I voted "undecided", when I expected that there would be inclusion of nurses who educate community members, so that they attain knowledge to be better informed consumers of health care, as well as learning the particular subject offered.
As a Childbirth Educator, I realize that there are different levels of preparation for all those who share my vocation. Some are more involved in the educational "infrastructure", others have less formal beginnings in that specialty. When Lamaze techniques were first brought to this country from France, by Marjorie Karmel, a patient who convinced her doctor, and then in her book "Thank You, Dr. Lamaze" a good proportion of American women who had a thirst for knowledge of their pregnant condition, as well as wanting some control of their birth experiences.
When "Husband Coached Childbirth" stemmed from Colorado Obstetrician Dr. Bradley's book by that name, the only real requirement for instructors following the techniques he espoused, (which were similar to those of Dr. Grantly Dick-Reed of the UK) were that they had to have had unmedicated vaginal births, themselves. Usually they were lay people, although their instructor was a Registered Nurse who worked in Dr. Bradley's office. It had a kind of folksy appeal.
The ASPO/Lamaze organization evolved similar to the French setup, with Registered Nurses as educators teaching under the tutelage of Dr. Lamaze. There were three divisions in the organization composed of Physicians, Parents, and Childbirth Educators who were Registered Nurses and Physical Therapists. The latter professionals have gone on their separate path, now requiring those in their ranks to be PhDs. The public and hospitals recognized the RNs for their superior formal education, by allowing only RNs to teach Childbirth Preparation at their facilities. Now, that is where most expectant parents attend classes.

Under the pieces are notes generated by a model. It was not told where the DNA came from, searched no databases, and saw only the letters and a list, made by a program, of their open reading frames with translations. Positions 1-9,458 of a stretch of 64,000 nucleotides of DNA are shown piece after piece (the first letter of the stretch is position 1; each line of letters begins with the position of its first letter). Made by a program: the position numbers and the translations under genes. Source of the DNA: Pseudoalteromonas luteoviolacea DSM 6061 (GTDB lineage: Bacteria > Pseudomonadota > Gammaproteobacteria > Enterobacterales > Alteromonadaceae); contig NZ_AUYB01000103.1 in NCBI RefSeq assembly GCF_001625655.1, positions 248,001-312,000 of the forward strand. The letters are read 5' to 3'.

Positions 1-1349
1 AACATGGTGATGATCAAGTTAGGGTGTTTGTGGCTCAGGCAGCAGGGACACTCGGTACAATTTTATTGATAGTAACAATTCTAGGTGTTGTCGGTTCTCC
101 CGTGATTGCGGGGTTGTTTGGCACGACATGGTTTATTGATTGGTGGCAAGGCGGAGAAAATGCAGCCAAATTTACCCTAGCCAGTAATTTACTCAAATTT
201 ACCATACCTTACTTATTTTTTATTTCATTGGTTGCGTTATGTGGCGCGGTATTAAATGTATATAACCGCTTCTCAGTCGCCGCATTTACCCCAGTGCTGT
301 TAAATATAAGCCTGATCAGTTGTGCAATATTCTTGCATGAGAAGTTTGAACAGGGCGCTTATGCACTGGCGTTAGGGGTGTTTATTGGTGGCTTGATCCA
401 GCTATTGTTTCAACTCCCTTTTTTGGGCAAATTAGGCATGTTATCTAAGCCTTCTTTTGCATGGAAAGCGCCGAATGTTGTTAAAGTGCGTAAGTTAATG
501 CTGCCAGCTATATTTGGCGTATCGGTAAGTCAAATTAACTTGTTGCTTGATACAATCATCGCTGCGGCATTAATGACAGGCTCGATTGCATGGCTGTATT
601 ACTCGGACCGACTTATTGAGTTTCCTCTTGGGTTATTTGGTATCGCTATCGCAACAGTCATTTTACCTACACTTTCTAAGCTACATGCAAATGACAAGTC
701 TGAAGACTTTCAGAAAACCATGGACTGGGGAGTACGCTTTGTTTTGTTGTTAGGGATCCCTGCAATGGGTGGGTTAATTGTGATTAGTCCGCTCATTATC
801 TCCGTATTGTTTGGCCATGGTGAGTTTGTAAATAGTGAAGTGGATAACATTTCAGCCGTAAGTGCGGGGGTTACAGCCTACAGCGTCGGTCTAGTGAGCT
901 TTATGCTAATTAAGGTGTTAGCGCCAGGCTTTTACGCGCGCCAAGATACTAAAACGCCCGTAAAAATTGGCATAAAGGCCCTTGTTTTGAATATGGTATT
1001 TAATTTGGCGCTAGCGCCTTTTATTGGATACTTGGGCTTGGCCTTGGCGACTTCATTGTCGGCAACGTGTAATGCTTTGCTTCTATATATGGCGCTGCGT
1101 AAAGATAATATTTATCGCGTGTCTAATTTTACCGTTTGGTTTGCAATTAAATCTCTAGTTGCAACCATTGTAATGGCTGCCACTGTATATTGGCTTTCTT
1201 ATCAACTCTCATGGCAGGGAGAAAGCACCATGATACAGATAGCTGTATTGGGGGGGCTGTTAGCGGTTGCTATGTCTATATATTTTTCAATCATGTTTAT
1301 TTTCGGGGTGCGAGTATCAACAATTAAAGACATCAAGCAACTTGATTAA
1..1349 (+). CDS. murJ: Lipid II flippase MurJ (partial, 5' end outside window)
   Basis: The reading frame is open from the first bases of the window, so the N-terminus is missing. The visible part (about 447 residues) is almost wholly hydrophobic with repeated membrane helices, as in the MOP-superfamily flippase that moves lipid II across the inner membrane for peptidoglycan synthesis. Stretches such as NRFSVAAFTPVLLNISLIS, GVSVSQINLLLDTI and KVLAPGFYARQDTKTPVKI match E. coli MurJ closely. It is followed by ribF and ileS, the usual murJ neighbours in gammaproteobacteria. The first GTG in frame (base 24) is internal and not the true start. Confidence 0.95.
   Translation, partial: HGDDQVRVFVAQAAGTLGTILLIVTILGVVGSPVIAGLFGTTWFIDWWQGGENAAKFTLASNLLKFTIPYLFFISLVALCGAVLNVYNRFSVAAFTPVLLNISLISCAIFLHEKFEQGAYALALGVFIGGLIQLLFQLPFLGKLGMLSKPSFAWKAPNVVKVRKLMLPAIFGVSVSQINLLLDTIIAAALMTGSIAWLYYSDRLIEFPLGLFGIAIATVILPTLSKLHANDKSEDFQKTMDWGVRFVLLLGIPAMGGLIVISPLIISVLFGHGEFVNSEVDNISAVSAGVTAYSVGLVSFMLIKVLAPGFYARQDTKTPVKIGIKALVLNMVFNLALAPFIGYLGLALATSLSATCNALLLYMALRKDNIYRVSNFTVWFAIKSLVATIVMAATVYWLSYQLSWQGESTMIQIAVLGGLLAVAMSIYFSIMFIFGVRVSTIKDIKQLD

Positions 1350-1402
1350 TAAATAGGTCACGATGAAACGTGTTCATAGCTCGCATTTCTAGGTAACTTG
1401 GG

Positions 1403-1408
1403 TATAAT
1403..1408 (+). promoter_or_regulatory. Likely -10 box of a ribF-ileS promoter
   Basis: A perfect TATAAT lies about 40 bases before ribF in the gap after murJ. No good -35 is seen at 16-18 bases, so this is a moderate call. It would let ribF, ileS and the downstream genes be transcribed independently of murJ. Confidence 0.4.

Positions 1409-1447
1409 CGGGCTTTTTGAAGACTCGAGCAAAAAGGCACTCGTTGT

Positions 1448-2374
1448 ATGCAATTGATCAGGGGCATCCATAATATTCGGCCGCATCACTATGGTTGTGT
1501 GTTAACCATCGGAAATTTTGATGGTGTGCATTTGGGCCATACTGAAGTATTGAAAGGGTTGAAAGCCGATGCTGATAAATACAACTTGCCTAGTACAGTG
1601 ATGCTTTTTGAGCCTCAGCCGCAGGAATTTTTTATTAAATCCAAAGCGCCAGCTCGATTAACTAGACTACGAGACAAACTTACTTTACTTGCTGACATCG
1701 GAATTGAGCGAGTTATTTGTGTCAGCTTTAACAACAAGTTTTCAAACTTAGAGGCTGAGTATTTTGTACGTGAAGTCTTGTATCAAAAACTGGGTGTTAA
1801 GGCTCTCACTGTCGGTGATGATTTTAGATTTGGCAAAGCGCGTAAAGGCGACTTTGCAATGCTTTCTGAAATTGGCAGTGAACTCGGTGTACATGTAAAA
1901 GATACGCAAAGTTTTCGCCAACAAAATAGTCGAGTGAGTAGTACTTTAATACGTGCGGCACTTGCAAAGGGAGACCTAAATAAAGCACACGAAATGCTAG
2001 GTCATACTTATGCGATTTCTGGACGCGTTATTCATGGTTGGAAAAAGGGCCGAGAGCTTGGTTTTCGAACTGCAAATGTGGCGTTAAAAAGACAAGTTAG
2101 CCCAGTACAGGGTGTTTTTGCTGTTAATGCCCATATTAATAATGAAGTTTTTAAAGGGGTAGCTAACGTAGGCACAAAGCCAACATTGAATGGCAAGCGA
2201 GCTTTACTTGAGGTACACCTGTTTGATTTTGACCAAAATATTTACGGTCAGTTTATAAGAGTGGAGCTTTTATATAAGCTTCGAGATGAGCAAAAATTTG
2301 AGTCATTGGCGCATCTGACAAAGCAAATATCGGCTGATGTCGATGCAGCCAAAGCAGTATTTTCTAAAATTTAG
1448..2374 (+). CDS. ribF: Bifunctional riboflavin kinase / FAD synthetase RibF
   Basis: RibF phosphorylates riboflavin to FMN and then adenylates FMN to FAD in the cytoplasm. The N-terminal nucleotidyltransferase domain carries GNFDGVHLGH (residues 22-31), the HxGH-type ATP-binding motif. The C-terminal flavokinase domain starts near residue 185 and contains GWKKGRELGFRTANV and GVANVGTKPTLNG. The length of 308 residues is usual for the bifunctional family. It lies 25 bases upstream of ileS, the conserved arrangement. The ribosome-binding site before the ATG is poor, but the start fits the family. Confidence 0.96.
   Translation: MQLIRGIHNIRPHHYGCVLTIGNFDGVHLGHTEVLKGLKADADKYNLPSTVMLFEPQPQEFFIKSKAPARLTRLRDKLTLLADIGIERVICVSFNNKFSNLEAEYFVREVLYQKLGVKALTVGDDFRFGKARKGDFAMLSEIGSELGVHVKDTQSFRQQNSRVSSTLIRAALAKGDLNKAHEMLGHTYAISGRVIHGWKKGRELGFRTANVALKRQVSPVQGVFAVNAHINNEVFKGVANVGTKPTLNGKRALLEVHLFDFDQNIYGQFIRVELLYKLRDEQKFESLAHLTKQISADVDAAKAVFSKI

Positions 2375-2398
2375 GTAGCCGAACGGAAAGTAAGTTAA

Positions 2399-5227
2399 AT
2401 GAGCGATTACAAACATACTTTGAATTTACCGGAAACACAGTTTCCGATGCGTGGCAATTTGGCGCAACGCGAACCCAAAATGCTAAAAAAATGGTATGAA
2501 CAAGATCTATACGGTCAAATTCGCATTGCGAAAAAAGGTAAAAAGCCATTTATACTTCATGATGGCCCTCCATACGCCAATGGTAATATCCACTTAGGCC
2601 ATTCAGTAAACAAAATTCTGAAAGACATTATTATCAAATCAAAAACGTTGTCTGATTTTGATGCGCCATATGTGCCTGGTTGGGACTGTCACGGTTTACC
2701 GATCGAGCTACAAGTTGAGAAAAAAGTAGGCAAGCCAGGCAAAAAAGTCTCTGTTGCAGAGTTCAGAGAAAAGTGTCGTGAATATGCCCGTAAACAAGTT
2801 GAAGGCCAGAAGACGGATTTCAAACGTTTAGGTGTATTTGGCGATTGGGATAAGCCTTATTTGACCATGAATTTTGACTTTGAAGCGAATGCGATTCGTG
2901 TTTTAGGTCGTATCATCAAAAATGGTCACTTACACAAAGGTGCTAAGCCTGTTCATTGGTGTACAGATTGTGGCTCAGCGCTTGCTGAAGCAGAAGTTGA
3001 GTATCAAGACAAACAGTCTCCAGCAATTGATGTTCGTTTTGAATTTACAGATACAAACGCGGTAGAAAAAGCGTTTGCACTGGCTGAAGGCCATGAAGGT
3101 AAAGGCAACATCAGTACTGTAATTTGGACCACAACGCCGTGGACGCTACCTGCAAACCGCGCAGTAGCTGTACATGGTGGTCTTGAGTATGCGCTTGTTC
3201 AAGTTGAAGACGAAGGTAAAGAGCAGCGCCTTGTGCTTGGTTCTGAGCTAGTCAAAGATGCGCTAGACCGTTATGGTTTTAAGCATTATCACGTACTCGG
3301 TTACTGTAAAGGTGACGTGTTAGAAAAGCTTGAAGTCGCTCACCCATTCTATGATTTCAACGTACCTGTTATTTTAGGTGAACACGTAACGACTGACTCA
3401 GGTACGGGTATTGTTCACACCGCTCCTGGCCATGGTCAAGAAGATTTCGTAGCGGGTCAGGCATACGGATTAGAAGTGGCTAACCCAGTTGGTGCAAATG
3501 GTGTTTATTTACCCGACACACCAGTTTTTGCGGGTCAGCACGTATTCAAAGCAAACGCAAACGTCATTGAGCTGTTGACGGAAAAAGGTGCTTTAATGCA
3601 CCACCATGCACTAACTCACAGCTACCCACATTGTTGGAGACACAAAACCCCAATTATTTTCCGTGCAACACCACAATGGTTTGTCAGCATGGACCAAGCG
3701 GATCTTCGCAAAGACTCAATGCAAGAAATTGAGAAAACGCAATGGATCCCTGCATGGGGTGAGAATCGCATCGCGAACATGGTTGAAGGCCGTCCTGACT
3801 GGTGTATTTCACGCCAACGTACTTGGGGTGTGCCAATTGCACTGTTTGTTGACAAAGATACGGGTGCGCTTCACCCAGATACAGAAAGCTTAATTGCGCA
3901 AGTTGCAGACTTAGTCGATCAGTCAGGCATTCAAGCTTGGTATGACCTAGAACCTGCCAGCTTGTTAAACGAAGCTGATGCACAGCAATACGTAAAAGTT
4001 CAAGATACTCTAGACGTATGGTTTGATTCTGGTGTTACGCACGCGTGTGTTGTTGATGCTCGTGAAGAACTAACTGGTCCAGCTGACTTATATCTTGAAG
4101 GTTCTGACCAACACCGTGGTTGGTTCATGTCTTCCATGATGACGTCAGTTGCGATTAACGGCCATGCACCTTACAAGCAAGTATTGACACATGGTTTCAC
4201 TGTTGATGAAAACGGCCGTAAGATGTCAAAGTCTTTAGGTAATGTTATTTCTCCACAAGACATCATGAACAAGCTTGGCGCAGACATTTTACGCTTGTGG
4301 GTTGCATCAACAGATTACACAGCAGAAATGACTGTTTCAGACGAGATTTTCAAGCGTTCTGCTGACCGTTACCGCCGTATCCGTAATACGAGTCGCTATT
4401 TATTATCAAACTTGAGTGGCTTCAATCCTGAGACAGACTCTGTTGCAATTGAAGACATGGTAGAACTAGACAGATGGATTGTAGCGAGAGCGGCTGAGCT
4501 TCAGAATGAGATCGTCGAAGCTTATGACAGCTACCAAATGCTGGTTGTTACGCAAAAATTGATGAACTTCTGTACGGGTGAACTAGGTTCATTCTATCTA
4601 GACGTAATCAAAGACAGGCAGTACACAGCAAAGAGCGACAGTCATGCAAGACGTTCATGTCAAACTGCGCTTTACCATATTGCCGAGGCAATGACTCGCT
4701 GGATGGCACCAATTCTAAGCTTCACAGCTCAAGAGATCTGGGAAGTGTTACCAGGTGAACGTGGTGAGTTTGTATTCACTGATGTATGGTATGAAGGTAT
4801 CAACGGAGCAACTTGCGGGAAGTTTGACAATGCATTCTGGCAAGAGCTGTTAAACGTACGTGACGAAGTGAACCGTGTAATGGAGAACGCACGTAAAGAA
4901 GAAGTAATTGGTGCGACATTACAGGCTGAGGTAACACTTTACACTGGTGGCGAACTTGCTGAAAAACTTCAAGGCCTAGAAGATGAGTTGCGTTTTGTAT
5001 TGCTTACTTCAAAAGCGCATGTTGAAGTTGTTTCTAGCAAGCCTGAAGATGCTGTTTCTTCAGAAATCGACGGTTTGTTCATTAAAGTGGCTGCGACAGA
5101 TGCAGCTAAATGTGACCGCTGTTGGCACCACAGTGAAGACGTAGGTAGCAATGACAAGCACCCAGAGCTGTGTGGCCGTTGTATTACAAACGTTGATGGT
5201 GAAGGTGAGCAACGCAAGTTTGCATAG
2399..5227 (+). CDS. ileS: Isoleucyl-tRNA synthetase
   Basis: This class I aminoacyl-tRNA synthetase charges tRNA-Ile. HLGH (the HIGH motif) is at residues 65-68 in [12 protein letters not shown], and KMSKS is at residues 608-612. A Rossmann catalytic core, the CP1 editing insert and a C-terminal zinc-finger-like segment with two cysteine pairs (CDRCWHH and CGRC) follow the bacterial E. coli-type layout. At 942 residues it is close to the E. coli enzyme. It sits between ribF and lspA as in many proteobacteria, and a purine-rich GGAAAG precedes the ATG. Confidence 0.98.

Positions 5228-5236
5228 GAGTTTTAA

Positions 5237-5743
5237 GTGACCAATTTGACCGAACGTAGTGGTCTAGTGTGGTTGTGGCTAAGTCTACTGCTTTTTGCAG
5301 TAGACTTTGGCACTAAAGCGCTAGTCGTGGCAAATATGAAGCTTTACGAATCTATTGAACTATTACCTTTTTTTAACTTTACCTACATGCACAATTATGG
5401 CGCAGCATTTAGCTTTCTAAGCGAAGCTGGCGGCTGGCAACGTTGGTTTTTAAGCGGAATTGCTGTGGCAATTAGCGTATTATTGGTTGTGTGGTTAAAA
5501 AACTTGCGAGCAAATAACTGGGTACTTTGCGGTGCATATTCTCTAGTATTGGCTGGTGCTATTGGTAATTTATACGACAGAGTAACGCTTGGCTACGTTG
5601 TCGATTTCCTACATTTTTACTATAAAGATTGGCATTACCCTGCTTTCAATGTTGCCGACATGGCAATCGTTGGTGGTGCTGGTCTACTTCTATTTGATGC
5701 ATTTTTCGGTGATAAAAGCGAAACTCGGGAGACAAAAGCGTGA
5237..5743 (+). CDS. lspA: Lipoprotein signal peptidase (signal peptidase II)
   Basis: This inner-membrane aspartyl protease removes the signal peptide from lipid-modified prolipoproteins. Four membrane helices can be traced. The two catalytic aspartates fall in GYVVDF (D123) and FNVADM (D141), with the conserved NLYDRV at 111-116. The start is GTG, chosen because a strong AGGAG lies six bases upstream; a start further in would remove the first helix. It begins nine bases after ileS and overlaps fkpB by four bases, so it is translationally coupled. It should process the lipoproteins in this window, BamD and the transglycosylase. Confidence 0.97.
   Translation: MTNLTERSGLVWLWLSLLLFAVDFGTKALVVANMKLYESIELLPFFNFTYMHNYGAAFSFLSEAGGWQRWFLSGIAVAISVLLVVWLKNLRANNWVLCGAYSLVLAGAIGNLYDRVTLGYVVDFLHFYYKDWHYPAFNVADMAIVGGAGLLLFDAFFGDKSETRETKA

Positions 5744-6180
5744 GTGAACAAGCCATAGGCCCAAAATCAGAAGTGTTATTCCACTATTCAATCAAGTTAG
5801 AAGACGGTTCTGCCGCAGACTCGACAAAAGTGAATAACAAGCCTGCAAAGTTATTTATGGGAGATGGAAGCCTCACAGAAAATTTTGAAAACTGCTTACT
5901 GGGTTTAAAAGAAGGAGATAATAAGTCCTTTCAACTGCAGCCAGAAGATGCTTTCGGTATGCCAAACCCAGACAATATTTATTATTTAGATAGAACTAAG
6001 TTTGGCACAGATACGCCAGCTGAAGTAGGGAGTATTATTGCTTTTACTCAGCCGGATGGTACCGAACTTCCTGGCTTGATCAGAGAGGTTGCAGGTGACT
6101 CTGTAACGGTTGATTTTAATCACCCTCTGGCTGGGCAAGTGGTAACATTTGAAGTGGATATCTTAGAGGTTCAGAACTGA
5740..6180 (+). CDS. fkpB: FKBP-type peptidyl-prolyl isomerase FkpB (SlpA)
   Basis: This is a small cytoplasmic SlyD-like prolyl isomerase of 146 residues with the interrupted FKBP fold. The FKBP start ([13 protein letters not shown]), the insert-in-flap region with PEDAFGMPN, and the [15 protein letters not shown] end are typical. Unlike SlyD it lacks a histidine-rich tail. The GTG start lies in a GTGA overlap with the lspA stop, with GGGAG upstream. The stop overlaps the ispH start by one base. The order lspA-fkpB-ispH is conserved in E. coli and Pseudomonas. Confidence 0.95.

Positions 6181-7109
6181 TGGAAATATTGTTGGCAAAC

I wonder if in the natural progression for recognition, Advanced Preparation Nurses included Childbirth Educators, requiring Master's degrees as part of their background for credibility, there could be too much on the plates of budding Childbirth Edicators, who already have time and financial restraints. They usually have young children who need them, husbands who take their time, and a regular job. I realize that other Nurses whose priorities are more academic may have the same situation, but it is apparent that more career oriented Nurses have already raised their children or have not had them, yet or don't plan that.
Still, I believe that Diabetes, Childbirth, and other Nurse Educators of the public should be included in Advanced Practise confirmation.